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December 9, 2010

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Students top of class in global reading test

SHANGHAI students came top of the class in an international reading assessment, but must do better when deciding for themselves what to read.

City students made a stunning debut in the triennial Program of International Students Assessment.

They topped tables which focused on reading and also assessed mathematics and science this year.

Half a million 15-year-olds from 65 countries and regions took part in the two-hour test launched by the Organization for Economic Cooperation and Development, a Paris-based group that includes the world's major industrial powers.

"The 15-year-olds involved in the test have finished compulsory education in most countries, which indicates future national competitiveness," said Zhang Minxuan, director of the PISA Shanghai program and deputy director of the Shanghai Education Commission.

In reading, Shanghai students scored 556, ahead of South Korea with 539 and third-placed Finland on 536.

The OECD average is 493, which the United States, Sweden, Germany, Ireland, France, Denmark and Britain slightly exceeded.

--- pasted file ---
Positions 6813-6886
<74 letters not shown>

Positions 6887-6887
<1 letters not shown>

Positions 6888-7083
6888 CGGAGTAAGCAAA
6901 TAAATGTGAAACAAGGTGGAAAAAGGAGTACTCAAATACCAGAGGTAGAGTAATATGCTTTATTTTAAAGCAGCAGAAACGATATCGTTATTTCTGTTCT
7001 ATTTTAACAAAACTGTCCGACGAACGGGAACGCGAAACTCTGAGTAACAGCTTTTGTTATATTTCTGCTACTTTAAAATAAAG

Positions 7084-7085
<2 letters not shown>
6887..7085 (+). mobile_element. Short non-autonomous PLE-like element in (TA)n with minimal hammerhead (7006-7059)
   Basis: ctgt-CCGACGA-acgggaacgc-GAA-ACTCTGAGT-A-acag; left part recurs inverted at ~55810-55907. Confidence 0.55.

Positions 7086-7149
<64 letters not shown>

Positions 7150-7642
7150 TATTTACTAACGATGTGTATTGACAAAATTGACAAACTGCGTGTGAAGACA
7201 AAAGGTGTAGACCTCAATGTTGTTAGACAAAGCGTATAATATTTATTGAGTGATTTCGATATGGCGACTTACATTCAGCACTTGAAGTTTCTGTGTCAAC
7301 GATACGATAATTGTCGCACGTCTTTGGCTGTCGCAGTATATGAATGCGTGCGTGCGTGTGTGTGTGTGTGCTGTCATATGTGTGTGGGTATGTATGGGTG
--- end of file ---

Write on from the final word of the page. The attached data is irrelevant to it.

Despite the overall good performance, Shanghai students scored low - minus 0.28 points - in independent reading strategies, which means they rely on teachers' instruction on what to read.

"We are accustomed to passive acceptance of teachers' lecturing," said a student surnamed Tao at Shixi High School. "We have few opportunities to choose."

Tao did a sample test and found it "very interesting" and easier than domestic exams. "Questions in our exams are usually abstract, while the PISA test questions come from real examples of daily life," she said.

The test also revealed that local students are poor at reading charts, tables and lists. Wei Chunlai, the mother of a middle school boy, said: "Students are poor at reading charts because these are seldom taught in school."

Local girls did much better than boys, with a gap of 40 points. The gender gap in reading is shared by other countries and areas.

The commission also plans to work out solutions to reduce the gender gap in reading.


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